I get all kinds of things popping up on my feed on a popular social media site. This one recently came up.
Are you struggling with your accent in [language]? Or do you have a difficult time understanding native speakers? This course is for you! We’ll start from the building blocks—individual syllables, tone exercises, etc.—and then move on to multi-syllable words, sentences and even paragraphs. Along the way, we’ll give you the tools you need to develop and maintain a good accent and listening ability in [language]. And if you already have bad pronunciation habits, we’ll show you how to fix those too!
I mean, wow. Just, wow. I’m surprised the course doesn’t promise that my house will be cleaner, my dog better-behaved, and my calendar full of high-paying gigs, too.
People struggle with improving their accent in their target languages. That’s fair enough. And working on syllables and getting “the tools you need to develop…a good accent” (whatever those are, specifically) will probably have some positive effect on improving accent on output.
But the promise that offends me is that doing this micro-phonetic repeat-after-me will improve your listening comprehension. Really?
There are many languages where native speakers are famous for various degrees of non-standard pronunciation. As an interpreter, I can definitely agree that the struggle is real. Every time I turn on my microphone, I’m afraid that I might not be able to understand the speaker because of just that.
But you know — I have a pretty good accent in Chinese myself. I’m trained in phonetics. I can diagram for you where the interference from the native accent of Village Y in Province X comes from in linguistic terms. I probably have many more hours of hard linguistics training and accent work than anyone taking this wonder course is going to get. Yet I still have these problems.
Knowing what’s going on in a local accent is good. I can remember that lots of rural Taiwanese substitute F for H. I know that fact. But — and this will sound very familiar to people who teach using Comprehended Input and who understand the difference between learning and acquisition — that knowledge doesn’t do me much good in a fast-paced situation like trying to understand the speech of someone who has a heavy accent. Yeah, I know what’s happening, and often a half-hour later, I’ll hit myself in the head and say, “Erm, yeah, of course, he was saying that word. D’oh!” But there wasn’t time during the input (!) to apply the rule “when you hear an /f/ sound, ask yourself whether it’s in a place where you would expect an /h/ sound in standard Mandarin”. That’s great if you’re listening to a recording and have all the time in the world, but not in real life.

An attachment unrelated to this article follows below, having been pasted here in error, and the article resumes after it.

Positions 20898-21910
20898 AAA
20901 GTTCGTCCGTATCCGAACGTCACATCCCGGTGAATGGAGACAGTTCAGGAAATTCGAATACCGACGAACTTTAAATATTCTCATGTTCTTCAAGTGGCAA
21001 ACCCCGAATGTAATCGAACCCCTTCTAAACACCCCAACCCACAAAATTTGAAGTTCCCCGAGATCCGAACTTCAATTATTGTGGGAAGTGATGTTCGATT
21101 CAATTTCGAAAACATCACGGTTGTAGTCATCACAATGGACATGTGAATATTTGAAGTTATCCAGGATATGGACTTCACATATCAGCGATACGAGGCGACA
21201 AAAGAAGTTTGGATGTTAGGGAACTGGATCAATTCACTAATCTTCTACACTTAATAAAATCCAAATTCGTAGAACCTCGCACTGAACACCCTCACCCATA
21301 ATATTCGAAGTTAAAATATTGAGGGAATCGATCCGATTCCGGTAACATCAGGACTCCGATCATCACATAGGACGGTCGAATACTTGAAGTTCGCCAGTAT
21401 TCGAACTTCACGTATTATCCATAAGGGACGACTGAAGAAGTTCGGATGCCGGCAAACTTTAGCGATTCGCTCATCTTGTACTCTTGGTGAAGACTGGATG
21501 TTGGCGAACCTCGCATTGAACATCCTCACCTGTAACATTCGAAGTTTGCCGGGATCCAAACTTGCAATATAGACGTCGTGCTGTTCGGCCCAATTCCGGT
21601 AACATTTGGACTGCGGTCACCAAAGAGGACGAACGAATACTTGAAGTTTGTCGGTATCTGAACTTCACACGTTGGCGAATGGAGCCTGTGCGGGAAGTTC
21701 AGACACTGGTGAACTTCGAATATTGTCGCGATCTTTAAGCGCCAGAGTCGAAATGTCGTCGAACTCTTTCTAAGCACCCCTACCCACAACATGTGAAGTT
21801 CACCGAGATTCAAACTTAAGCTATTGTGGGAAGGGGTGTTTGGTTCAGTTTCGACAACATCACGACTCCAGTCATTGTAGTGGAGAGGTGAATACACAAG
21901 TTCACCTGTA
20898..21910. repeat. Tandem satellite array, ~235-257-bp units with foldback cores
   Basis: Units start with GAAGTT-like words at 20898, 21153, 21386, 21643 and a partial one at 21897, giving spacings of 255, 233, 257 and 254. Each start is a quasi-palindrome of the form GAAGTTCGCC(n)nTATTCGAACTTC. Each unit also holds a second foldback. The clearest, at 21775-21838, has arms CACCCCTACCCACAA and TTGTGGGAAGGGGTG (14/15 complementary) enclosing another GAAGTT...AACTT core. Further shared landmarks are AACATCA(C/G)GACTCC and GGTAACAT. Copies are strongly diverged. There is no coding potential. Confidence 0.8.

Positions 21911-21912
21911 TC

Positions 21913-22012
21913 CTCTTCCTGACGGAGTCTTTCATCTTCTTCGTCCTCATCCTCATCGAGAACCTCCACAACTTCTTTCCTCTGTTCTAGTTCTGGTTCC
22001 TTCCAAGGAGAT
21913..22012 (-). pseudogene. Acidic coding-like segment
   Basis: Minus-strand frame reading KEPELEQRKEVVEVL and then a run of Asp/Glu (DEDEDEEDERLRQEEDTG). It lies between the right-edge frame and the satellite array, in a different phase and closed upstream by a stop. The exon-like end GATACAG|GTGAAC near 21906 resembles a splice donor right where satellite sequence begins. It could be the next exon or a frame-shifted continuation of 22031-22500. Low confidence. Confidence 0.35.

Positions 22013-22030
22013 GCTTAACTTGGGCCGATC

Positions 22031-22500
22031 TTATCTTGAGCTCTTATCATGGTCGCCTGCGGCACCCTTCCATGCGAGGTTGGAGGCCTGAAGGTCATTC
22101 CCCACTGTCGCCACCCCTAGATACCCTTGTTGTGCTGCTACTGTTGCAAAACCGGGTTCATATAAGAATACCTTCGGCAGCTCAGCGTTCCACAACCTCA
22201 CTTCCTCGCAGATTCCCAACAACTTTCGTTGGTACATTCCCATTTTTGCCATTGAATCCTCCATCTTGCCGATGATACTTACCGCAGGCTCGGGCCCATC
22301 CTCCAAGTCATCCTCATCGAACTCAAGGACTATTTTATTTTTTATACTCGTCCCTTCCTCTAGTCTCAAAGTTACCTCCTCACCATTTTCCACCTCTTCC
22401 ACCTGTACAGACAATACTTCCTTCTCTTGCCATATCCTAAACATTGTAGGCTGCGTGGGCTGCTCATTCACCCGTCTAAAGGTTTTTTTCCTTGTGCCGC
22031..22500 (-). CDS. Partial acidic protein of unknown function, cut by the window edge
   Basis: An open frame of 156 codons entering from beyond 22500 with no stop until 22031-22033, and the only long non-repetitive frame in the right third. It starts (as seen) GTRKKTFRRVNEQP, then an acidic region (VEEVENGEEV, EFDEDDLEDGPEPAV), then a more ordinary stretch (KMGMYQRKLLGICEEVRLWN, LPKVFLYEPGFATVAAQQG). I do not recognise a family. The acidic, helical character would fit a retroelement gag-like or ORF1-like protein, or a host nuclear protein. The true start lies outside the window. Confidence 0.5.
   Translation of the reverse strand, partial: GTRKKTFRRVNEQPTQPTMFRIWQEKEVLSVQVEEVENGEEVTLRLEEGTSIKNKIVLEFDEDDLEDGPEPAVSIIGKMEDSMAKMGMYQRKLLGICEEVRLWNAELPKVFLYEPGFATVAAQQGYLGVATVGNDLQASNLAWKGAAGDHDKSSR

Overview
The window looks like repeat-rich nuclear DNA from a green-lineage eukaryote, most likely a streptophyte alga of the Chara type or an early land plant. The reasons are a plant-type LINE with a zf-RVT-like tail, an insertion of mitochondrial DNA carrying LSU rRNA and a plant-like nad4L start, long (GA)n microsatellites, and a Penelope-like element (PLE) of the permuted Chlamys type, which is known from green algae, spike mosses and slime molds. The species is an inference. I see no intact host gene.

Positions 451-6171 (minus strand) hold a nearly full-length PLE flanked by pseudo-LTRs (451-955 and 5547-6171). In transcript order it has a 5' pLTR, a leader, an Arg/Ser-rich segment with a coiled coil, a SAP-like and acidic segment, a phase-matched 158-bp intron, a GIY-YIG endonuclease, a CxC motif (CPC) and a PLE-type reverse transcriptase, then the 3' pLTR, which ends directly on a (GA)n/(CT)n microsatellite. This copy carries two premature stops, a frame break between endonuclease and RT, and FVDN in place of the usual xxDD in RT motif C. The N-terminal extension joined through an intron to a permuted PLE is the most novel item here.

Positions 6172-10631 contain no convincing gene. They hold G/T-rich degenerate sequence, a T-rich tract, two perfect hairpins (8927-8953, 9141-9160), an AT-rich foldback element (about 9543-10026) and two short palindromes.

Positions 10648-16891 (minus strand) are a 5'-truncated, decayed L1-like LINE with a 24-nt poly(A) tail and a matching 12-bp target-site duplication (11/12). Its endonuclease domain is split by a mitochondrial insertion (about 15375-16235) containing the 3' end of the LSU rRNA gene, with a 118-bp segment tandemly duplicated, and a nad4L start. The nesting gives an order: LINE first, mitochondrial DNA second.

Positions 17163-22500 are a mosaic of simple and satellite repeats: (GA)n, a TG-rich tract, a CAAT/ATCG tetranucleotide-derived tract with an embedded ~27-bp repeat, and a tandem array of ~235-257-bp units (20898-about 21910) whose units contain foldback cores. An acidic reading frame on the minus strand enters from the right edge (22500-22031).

So what does help with listening comprehension?
Acquired vocabulary and acquired syntax (grammar). Because “acquired” means “can be used immediately with no delay in decoding”. And because “acquired” gives a native-like command of that part of the language, which includes the ability to ‘hear’ what ‘should’ come next, or to reject what could not come next.
When we do Cold Character Reading with beginners in Mandarin, I am still amazed at how they can (and do) self-correct while reading out loud. I’ve never seen that in students who learned to read traditionally. And I suspect that there are two reasons for this. First, traditionally-taught kids just don’t have the opportunity to read much — but more importantly, they don’t have the Chinese Voice. The Voice is acquired language. It may not be a very broad voice, in the case of beginners, but it’s a solid voice (if we’re doing our job well as providers of comprehended input). It is this ability to hear what could go next that allows the brain to correct a wrong reading and still not lose the thread of meaning of the whole sentence. Traditionally (non-CI) taught beginners simply cannot do that.
So take the accent class if you like. Repeat the syllables, identify the tones, knock yourself out. You’ll sound better, maybe. But don’t expect that to magically transport your listening ability to the next level.